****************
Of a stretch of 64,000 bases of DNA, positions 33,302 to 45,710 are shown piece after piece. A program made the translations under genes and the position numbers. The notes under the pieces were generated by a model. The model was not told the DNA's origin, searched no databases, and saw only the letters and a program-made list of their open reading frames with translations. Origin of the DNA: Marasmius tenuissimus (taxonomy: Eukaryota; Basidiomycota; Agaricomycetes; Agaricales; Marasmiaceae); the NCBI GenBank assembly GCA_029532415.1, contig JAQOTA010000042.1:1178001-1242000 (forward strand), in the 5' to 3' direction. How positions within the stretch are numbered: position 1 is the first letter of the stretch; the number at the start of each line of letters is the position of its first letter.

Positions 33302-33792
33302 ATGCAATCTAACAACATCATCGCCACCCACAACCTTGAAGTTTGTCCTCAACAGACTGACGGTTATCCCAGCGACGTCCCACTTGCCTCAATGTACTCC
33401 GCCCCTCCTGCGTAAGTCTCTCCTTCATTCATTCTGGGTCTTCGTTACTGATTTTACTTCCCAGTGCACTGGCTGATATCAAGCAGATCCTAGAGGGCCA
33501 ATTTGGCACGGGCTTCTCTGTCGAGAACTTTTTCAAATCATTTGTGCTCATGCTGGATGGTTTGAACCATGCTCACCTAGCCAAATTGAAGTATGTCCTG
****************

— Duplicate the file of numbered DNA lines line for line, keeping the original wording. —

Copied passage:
Of a stretch of 64,000 bases of DNA, positions 33,302 to 45,710 are shown piece after piece. A program made the translations under genes and the position numbers. The notes under the pieces were generated by a model. The model was not told the DNA's origin, searched no databases, and saw only the letters and a program-made list of their open reading frames with translations. Origin of the DNA: Marasmius tenuissimus (taxonomy: Eukaryota; Basidiomycota; Agaricomycetes; Agaricales; Marasmiaceae); the NCBI GenBank assembly GCA_029532415.1, contig JAQOTA010000042.1:1178001-1242000 (forward strand), in the 5' to 3' direction. How positions within the stretch are numbered: position 1 is the first letter of the stretch; the number at the start of each line of letters is the position of its first letter.

Positions 33302-33792
33302 ATGCAATCTAACAACATCATCGCCACCCACAACCTTGAAGTTTGTCCTCAACAGACTGACGGTTATCCCAGCGACGTCCCACTTGCCTCAATGTACTCC
33401 GCCCCTCCTGCGTAAGTCTCTCCTTCATTCATTCTGGGTCTTCGTTACTGATTTTACTTCCCAGTGCACTGGCTGATATCAAGCAGATCCTAGAGGGCCA
33501 ATTTGGCACGGGCTTCTCTGTCGAGAACTTTTTCAAATCATTTGTGCTCATGCTGGATGGTTTGAACCATGCTCACCTAGCCAAATTGAAGTATGTCCTG